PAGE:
Most of my focus and previous posts have centered on the Boston Bruins. While I’m no stranger to the Nashville Predators, I realized some research was in order before I go ripping off a 1000-word post on the inner workings of the Predators franchise. But like any good team, the usual suspects on the Predators come to the forefront when going in-depth on their roster. 

Pekka Rinne. He’s pretty good. Always in the Vezina Trophy talk for the league’s top goaltender each year. There’s Ryan Johansen, having himself a nice year. Almost a point-a-game pace. Can’t forget P.K. Subban, the electric, edge-of-your-seat puck moving defenceman that has fit in so well on Nashville’s back-end….

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Two hours later, I wake up. Head still down on my keyboard. On my screen, the page of Colton Sissons in full display. How did this happen? 

Wakey Wakey

This is what the Predators do. In existence now for 20 years, Nashville has never really grabbed the attention of the NHL and its fans. That in itself is an odd statement to write, as they have proven to be one of the stronger league franchises over that time. 

The Predators are once again having a solid season, just two points out of first place in the Central division. A definite lock to make the playoffs again this season, they are on pace for 98 points. Should they achieve that, it will mark 12 of the last 15 seasons the club has gone north of the 90-point plateau. 

We all got a taste of Nashville during the 2017 Stanley Cup final, where the Predators fell short of the ultimate prize with a six-game loss to the Pittsburgh Penguins. Their fans were energetic. The team was beyond exceptional. Finally, it seemed, a spot earned amongst the most popular in the NHL. 

But the momentum Nashville gained from that glorious spring never stuck. By October of the next season, the Predators were once again “just another team”. 

Now the point of this post is not to attack the Nashville Predators. Quite the opposite actually. I’ve always had huge respect for what the Predators have managed to do, both in the standings and in a non-traditional hockey market.

Everyone I talk hockey with agrees that the Predators are good. I was at a gathering with friends yesterday, and as always the talk circled around to hockey. Someone asked who we thought was the team that was going to represent the Western Conference in this year’s Stanley Cup final. Calgary was mentioned. Winnipeg too. Another guaranteed Vegas would do it again. I finally mentioned Nashville. In typical response, everyone just went silent, slightly cocked their heads and shrugged their shoulders, and most begrudgingly agreed that yes, it was possible.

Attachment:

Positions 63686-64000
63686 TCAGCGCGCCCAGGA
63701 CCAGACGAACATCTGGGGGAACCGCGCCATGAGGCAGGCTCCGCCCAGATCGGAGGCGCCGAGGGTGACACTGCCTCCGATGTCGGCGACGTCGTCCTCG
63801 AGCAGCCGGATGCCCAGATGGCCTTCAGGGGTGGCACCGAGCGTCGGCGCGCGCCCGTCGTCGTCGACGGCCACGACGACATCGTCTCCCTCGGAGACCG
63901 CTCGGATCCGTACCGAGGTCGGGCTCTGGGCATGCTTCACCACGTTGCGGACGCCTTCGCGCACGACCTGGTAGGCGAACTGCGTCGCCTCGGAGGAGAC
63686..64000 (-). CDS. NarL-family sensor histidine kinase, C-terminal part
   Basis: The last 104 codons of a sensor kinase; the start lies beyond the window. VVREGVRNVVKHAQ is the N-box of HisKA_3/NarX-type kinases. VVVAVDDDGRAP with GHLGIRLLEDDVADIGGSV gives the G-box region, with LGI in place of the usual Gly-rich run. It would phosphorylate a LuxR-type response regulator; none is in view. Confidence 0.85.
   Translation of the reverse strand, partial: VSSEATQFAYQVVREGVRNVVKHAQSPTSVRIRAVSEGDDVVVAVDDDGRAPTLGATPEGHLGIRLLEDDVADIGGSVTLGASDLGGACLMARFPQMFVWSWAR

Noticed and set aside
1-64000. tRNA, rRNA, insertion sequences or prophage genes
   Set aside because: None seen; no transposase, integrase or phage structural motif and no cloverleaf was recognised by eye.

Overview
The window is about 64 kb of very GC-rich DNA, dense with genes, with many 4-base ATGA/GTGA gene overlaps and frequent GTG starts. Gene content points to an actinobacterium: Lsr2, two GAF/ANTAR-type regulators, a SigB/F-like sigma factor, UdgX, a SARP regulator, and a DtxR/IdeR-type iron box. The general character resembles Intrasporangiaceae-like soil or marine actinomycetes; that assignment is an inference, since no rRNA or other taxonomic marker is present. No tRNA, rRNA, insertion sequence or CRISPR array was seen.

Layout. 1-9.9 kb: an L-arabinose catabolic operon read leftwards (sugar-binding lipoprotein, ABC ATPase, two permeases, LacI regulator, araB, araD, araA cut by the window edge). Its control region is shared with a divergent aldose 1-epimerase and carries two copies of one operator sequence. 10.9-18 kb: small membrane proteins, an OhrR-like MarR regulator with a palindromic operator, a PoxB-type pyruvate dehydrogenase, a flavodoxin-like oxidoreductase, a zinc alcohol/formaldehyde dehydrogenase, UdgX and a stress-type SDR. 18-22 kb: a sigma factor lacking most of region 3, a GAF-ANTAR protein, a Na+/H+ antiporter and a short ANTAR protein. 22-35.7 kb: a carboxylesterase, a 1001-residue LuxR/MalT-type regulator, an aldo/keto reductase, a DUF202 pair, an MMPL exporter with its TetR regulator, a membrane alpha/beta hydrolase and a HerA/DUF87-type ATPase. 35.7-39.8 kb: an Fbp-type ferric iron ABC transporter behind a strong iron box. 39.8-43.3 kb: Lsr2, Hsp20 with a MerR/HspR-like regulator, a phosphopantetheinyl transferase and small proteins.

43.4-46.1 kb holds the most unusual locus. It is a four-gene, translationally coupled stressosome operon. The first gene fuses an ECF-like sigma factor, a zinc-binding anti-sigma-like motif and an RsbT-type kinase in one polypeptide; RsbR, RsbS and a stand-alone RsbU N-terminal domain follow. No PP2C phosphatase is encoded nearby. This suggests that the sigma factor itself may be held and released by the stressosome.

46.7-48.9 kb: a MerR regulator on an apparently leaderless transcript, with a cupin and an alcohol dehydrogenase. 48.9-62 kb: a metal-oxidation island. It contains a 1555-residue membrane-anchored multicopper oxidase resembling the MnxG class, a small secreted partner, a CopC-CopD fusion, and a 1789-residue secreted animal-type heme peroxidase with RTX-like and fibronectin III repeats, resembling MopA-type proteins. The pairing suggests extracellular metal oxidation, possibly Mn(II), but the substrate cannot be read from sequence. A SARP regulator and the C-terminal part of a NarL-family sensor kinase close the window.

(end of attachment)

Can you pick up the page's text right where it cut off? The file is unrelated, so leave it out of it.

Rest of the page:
It Starts At The Top

Why is it like this for Nashville? 

One reason is the lack of a geographical rival for Nashville. The St. Louis Blues are the closest NHL franchise to the Predators, and they are approximately 250 miles away. I don’t recall many great rivalry games between Nashville and the Blues. 

But it’s also by design. David Poile is the Predators President of Hockey Operations and General Manager. Arguably one of the greatest GM’s in the history of the game (he has won more games than any other GM in NHL history), Poile personifies the Predators. Extremely astute and efficient as a leader, Poile shies away from the limelight, and lets the results speak for themselves. 

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But those traits do not make him a lightweight in the hockey executive universe. Poile has never been afraid to pull the trigger on a big trade that he feels will improve his team. Whether it’s Seth Jones for Johansen, Shea Weber for Subban or the fleecing of Filip Forsberg for Martin Erat, Poile is courageous enough to take a chance on giving his team a different look. 

Poile also hired a coach with similar characteristics to himself. To hear the name Peter Laviolette, you automatically think of a french villian in a James Bond movie. But no, this Laviolette has over 600 career wins in the NHL as a head coach, and guided three different teams to the Stanley Cup final in his career, winning with the Carolina Hurricanes in 2006. Low key and unassuming, Laviolette has avoided John Tortorella-like meltdowns with the media for the most part during his coaching career. 

Trade Deadline Spark? 

As mentioned earlier, Nashville is almost assured of a spot in the Stanley Cup playoffs this spring. But the team has had its share of struggles the last two months. The Predators are a rather pedestrian 10-12-4 since December 17th. With this in mind, one would expect Poile to be active in this final week heading up to the NHL trade deadline next Monday afternoon. 

Poile has made a couple of smaller acquisitions in the last few days, acquiring Brian Boyle and Cody McLeod to help shore up the bottom six forward group. Names like Artemi Panarin of Columbus, and the Ottawa Senators duo of Matt Duchene and Ryan Dzingal have also been linked to the Predators in recent days. Any of those names would be sure to light a fire under the Predators atrocious power play, currently sitting last in the league at only 12.7%. 

A return to form of Kyle Turris would be a big boost to the Predators. Turris has yet to manage a point since returning from a lower body injury six games ago. He was a big contributor down the stretch last season for Nashville. 

Defensively, Nashville has arguably the strongest top four in the conference. Subban, Roman Josi, Ryan Ellis and Mattias Ekholm are all workhorses, used to handling well over 20-plus minutes per game. This unit has allowed Nashville to have the fourth-lowest goals against average this season at 2.61, and seventh-lowest shots against per game at 29.7. 

The core of the team that went to the finals in 2017 is still very much intact, and young enough to make another serious run this season. If they do make a run, expect it to catch everyone off guard. 

Just don’t fall asleep on the Predators like I did. 

Follow me on Twitter @cbradley2928

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Featured Photo Image Credit: Nikos Michals